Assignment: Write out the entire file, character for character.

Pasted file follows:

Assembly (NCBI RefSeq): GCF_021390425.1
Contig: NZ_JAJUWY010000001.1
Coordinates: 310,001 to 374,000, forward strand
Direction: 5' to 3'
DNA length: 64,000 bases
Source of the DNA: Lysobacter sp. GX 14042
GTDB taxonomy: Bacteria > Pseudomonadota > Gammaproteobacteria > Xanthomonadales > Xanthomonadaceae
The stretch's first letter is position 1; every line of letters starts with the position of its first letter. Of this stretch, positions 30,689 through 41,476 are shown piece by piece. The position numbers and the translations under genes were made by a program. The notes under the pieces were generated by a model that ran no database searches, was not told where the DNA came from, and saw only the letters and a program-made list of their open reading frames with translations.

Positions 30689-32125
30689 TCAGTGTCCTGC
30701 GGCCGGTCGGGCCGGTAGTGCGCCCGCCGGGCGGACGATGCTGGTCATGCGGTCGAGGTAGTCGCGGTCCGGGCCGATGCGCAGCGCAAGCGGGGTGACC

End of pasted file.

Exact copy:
Assembly (NCBI RefSeq): GCF_021390425.1
Contig: NZ_JAJUWY010000001.1
Coordinates: 310,001 to 374,000, forward strand
Direction: 5' to 3'
DNA length: 64,000 bases
Source of the DNA: Lysobacter sp. GX 14042
GTDB taxonomy: Bacteria > Pseudomonadota > Gammaproteobacteria > Xanthomonadales > Xanthomonadaceae
The stretch's first letter is position 1; every line of letters starts with the position of its first letter. Of this stretch, positions 30,689 through 41,476 are shown piece by piece. The position numbers and the translations under genes were made by a program. The notes under the pieces were generated by a model that ran no database searches, was not told where the DNA came from, and saw only the letters and a program-made list of their open reading frames with translations.

Positions 30689-32125
30689 TCAGTGTCCTGC
30701 GGCCGGTCGGGCCGGTAGTGCGCCCGCCGGGCGGACGATGCTGGTCATGCGGTCGAGGTAGTCGCGGTCCGGGCCGATGCGCAGCGCAAGCGGGGTGACC